Wednesday, March 11, 2015
It would have been my 25th wedding anniversary had I not chosen to end my marriage after 8 years. There you have it - I was the one who did the leaving. It wasn't a decision I came to or made lightly. Five years into the marriage I realized that it wasn't working. At first I worked hard to ignore that sad little fact. Then I worked hard to fix it. Then I worked hard at being angry that nothing was working. Then I started working on myself and came to the realization that it just couldn't exist.
That's all there was to it, really. There was no affair, no deception, no violent fight, no real nastiness of any kind between us. Together we were going nowhere. Separately, perhaps, we could. I kissed him on the cheek and wished him all the very best the day I moved out. I had no idea what was in front of me; my only scope was what lay behind.
I read something a couple of months back that has been rattling around in my brain. The idea is that there are three basic ways that people deal with being lost. One is to immediately try to find a way out -- to find a way back to the safe, known zone. Another is to make a place -- to turn the lost place into something known, thereby rendering oneself no longer lost. The third is to venture deeper into the unknown -- to turn it into adventure and discovery.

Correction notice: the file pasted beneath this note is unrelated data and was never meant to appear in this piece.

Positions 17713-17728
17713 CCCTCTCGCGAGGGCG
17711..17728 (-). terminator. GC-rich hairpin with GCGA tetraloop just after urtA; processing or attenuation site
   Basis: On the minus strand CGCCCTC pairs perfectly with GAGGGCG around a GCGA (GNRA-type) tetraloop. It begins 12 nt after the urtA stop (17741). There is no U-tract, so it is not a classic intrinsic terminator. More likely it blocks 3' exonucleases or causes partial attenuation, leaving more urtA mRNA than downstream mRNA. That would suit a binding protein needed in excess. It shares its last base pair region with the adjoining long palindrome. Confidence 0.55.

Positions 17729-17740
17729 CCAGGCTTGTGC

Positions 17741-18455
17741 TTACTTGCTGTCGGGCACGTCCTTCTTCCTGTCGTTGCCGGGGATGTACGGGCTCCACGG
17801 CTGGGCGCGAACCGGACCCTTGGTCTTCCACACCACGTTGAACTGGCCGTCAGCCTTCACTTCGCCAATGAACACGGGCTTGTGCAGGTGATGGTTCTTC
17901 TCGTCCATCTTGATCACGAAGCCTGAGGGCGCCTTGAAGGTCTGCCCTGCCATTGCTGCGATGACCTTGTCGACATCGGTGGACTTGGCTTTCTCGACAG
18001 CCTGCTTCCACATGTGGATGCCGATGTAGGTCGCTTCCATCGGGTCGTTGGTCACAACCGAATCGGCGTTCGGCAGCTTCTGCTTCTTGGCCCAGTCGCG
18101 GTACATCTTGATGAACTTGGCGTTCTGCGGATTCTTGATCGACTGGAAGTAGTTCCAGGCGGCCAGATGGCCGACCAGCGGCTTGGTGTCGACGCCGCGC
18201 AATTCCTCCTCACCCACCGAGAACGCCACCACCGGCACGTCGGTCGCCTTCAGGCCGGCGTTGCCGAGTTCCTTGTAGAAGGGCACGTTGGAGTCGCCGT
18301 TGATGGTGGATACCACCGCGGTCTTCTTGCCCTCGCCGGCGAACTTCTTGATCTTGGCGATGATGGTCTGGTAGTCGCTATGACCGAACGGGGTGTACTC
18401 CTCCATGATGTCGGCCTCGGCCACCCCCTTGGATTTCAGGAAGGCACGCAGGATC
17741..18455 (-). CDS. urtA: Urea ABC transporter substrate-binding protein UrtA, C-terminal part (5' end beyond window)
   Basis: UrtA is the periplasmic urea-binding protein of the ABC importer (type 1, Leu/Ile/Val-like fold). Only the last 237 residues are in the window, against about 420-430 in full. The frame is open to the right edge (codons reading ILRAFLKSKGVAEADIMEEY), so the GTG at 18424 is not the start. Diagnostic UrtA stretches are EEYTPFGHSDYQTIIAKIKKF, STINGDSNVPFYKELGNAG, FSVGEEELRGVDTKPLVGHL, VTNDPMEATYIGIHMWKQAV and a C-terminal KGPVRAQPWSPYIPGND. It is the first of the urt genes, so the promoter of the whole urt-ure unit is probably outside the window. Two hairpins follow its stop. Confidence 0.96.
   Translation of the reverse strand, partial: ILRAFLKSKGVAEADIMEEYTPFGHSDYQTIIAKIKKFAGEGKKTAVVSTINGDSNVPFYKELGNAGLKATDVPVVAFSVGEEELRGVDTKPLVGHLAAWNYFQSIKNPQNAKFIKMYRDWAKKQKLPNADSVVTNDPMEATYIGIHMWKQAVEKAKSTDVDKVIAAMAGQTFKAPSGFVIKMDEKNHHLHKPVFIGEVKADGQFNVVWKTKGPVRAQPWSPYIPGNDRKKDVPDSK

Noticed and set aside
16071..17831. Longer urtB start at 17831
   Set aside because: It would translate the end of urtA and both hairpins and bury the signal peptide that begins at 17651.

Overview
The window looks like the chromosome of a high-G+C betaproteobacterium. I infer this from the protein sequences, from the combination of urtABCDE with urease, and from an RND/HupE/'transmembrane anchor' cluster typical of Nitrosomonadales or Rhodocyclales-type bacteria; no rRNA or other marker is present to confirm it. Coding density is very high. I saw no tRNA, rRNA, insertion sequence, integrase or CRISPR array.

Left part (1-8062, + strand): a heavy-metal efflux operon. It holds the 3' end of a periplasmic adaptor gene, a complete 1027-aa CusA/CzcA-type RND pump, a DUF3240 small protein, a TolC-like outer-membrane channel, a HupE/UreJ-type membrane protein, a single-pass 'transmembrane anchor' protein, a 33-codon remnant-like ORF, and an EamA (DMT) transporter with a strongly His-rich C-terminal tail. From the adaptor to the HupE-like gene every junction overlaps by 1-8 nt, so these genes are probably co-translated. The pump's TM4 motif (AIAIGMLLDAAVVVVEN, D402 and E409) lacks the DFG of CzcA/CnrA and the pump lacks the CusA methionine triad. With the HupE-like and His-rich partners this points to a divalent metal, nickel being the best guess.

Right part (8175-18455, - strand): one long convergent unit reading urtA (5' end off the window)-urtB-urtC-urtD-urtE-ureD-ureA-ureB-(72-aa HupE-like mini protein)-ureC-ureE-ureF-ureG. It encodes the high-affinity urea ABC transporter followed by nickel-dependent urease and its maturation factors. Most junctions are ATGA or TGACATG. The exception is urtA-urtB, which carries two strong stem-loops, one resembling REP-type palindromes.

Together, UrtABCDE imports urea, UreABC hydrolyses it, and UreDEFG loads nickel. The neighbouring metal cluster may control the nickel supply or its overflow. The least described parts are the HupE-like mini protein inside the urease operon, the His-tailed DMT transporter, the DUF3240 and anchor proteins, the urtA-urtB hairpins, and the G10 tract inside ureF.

If I had been as honest with myself back then as I am now, I would have known that what I was feeling through most of my marriage was lost. I was wandering in a not entirely uncomfortable fog. So, for a time, I made it a place that was known. When I thought about getting out, my first thought was of going back to Michigan where I grew up. But if there is anything I've consistently adhered to it's to not go backward. That left me with venturing deeper, discovering what else was in the fog and what might be beyond the fog.
I'm so glad I did, and that's why I was quietly celebrating. I'm not one of those who ever says, "I just should never have married him." It's sad and painful that it didn't work, but it also brought something to both of us that we needed at the time. I needed that fog. For a while. I needed a safe, quiet place to land. And let's be honest here, even the best, most pristine moment is tinged with regret of some sort. It's what makes those moments so sweet.
Sometimes the thing we're trying so hard to fix isn't what's broken. Sometimes there's not even anything broken. You can't teach a goldfish to ride a bicycle. You can have fun watching the fish swim around. You can have fun riding the bicycle. But to try to amalgamate the two into something beautiful and productive... it doesn't work. Even so, it doesn't mean you stop appreciating either one.
Twenty-five years does a lot for a person. Forget what they tell you; you never stop growing up. You never stop learning about the world you live in, about yourself, about other people, about love, about forgiveness, about joy. Have I exited the fog? I'd like to think so. Has the adventure stopped? Nope. If you're awake and paying attention, every moment is a surprise. Every moment deserves its own celebration. Even if it's a quiet celebration.